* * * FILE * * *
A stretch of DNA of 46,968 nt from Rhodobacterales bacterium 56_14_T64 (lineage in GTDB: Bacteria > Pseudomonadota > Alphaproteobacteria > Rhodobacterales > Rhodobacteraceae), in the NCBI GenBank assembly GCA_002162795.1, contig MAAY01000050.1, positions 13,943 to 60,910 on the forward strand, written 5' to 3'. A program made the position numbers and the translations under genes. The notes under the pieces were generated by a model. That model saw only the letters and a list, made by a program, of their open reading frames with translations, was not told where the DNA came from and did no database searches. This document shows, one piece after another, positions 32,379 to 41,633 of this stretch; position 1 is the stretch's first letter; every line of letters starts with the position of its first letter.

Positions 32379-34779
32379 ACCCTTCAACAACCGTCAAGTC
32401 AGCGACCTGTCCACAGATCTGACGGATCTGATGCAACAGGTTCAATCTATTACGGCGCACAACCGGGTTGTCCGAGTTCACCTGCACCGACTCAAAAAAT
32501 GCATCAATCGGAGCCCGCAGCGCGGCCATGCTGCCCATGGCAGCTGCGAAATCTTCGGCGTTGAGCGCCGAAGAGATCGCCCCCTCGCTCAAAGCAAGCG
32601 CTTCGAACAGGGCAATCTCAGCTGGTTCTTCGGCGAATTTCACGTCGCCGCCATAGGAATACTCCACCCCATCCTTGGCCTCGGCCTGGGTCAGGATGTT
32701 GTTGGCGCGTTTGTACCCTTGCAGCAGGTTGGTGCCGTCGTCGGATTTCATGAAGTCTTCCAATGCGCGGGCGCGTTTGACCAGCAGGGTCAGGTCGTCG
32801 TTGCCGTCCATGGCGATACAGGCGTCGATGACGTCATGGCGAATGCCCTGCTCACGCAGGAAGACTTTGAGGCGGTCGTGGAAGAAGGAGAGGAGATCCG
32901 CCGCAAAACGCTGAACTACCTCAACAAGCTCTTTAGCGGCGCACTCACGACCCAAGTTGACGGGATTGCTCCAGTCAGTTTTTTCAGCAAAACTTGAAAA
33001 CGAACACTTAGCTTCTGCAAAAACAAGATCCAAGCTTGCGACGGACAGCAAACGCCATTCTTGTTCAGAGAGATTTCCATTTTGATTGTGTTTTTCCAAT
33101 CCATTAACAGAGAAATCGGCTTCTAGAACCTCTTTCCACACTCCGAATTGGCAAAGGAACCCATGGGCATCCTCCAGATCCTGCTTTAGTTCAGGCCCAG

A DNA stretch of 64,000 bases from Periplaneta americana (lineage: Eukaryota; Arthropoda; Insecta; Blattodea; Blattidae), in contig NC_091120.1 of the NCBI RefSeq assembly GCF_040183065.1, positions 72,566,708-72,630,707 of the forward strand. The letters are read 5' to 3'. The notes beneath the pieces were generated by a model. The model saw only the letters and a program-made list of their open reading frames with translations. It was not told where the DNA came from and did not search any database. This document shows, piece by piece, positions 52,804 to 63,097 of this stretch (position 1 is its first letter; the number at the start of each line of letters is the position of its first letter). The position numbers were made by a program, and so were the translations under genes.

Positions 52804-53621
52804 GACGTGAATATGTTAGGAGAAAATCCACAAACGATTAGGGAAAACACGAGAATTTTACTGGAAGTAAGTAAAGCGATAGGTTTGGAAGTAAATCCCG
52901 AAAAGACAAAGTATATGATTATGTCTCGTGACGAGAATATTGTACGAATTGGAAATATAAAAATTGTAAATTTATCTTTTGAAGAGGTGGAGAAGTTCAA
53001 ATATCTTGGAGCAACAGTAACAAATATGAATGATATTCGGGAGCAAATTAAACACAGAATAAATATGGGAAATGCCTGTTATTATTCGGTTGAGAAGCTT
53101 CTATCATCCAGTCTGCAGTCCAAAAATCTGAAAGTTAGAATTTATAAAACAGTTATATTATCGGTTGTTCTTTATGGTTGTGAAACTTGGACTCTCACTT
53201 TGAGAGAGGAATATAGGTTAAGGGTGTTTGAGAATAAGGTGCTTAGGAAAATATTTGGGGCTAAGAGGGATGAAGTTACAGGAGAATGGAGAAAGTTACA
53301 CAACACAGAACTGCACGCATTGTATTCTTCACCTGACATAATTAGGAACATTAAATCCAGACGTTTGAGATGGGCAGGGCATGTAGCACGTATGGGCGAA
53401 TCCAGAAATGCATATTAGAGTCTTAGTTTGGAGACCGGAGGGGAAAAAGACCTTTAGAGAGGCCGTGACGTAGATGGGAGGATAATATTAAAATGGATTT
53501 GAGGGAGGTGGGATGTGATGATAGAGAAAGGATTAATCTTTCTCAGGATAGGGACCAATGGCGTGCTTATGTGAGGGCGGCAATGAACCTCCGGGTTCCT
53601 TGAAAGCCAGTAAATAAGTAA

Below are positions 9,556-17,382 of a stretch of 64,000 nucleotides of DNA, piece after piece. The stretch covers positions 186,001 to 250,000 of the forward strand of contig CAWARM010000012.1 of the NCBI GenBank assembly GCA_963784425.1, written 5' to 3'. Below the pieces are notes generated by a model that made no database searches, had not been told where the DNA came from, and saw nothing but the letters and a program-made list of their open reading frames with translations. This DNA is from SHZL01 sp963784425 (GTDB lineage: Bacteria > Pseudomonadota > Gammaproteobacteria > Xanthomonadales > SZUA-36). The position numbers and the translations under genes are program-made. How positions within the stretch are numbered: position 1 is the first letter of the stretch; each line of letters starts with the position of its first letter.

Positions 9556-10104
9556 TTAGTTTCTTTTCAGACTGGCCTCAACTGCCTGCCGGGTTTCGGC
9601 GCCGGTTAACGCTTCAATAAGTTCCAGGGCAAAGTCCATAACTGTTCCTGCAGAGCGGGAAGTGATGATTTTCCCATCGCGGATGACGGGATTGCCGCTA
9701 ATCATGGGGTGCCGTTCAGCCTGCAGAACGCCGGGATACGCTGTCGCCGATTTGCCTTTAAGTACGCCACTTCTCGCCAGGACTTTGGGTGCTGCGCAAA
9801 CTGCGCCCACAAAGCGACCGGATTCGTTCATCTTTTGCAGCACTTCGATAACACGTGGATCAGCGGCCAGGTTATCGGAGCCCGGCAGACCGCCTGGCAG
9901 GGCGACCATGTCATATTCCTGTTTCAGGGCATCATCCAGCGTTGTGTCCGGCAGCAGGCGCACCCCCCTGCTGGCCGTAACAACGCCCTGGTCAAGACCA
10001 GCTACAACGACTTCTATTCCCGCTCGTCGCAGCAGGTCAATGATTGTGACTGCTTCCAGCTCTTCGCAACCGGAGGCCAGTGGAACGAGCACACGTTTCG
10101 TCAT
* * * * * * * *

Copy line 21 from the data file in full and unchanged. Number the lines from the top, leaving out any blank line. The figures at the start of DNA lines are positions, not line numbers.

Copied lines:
53501 GAGGGAGGTGGGATGTGATGATAGAGAAAGGATTAATCTTTCTCAGGATAGGGACCAATGGCGTGCTTATGTGAGGGCGGCAATGAACCTCCGGGTTCCT